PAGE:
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As a trail runner and mountaineer, Kilian Jornet has set numerous records and fastest known times (FKTs) over the past 10 years. In recent years, he’s won the Western States 100, Pikes Peak Marathon, Hardrock 100 (three times) and the Ultra-Trail du Mont-Blanc (three times) while also setting records on, among others, the Matterhorn, Denali, Mt. Blanc and Mt. Everest. (In May 2017, he reached the summit of Mt. Everest alone twice in 10 days without fixed ropes or supplemental oxygen.)
We caught up with the 31-year-old Spaniard from the Catalonia region on November 9th while he was as in Denver, Colorado, to promote the U.S. launch of the “My Path to Everest” film and “Summits of My Life” book, both of which document his five-year project to establish FKTs on some of the most challenging mountains in the world using the fast-and-light way for which he is known.
In both the movie and the book, he reveals his most intimate passions, fears, contradictions and inner challenges. Jornet lives in Sweden with is life partner, Emelie Forsberg. The two are expecting their first baby in March.
Looking back, what was the most exciting aspect of summiting Mt. Everest?
KJ: “For me, the exciting thing was being at that altitude. You can be very fit, but you never know if you’ll be any good at that altitude when you’re there. I wanted to do it by carrying all of the gear and do it by myself without external help. To be able to do all of that, the question was how to acclimatize, because the more time you spend there, [the more] your fitness is going down.
If I had someone up there with oxygen I could have taken it. That would have been a compromise. It was about the experience and the challenge.
Over the past five years, I have found ways to acclimatize. The second summit was fun. It was to see how recovery works and to see if it was possible to do a big effort after a big effort at altitude.”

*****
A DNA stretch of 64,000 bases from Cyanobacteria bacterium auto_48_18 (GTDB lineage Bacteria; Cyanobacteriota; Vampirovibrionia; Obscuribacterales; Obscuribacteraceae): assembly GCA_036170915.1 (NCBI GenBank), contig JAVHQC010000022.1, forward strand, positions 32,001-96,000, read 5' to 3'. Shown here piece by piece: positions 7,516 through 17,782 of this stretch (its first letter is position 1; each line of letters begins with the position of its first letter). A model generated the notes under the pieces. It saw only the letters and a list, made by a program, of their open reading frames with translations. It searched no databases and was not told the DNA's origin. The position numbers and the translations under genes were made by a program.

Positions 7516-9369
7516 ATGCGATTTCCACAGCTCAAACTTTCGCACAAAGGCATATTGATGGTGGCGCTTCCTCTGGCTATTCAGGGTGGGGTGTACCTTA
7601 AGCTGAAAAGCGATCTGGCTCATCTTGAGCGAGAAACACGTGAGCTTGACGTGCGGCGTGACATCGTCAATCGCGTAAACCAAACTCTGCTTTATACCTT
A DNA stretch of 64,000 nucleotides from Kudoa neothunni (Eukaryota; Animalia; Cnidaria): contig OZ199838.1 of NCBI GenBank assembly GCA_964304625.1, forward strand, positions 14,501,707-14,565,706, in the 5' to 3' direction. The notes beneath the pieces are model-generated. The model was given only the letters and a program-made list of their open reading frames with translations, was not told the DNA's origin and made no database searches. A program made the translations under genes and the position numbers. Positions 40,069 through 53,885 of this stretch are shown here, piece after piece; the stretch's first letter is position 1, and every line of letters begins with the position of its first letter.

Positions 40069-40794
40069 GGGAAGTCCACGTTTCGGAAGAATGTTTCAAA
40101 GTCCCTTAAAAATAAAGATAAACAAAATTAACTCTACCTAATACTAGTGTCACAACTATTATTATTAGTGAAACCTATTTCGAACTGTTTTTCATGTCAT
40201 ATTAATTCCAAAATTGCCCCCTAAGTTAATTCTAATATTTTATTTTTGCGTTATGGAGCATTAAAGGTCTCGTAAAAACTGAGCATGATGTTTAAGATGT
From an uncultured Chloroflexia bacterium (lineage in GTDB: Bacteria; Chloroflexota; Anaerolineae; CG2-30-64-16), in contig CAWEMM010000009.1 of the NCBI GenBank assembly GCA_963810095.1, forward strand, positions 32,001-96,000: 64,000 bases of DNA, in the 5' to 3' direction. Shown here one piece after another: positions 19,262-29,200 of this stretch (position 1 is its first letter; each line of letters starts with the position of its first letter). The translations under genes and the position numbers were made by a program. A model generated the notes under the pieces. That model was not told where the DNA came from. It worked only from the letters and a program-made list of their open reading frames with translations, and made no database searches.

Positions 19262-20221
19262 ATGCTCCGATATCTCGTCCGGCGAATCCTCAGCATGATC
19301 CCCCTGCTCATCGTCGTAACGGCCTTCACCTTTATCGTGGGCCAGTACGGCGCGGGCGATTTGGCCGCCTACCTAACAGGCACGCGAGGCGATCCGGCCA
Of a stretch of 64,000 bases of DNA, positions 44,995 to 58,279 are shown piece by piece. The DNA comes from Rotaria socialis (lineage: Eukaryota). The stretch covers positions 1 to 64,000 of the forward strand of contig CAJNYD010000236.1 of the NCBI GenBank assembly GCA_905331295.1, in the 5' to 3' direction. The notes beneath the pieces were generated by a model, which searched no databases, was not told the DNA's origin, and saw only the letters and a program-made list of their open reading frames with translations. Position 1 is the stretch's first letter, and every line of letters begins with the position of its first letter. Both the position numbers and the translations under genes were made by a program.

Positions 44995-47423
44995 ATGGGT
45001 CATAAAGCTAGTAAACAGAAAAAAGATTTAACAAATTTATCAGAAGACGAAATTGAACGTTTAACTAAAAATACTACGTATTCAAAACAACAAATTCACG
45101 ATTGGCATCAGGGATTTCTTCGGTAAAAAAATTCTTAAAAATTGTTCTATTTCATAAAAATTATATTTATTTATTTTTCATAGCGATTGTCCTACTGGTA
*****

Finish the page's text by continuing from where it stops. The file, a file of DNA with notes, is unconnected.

Some people have been critical of your speed record on Everest and a few have questioned the validity of your details. Is that troubling to you?
KJ: “It’s not troubling. For me, it was more important to have the experience I wanted with the style I wanted than to have nice pictures at the summit. Of course, we could have had cameramen all the way up and [could have had] super nice filming up there, but I wanted to climb by myself.
“If I had someone up there with oxygen I could have taken it. That would have been a compromise. It was about the experience and the challenge.”
Racing serves a different purpose now. It keeps you motivated when you are training hard.
The film represents the completion of “The Summits of My Life,” your project to achieve the fastest times on some of the world’s highest peaks. Now that it’s completed, what’s next?
KJ: “In trail running, I will still do some races. For sure, I’m not as excited about racing as I was 10 years ago but it’s always fun to do races and it keeps you in good shape. Last year, I did the Bob Graham Round in the UK and that was very fun, so I’d like to do more things like that. Here in the U.S., I would like to do linkups like Nolan’s 14ers near Leadville or the L.A. Freeway near Boulder.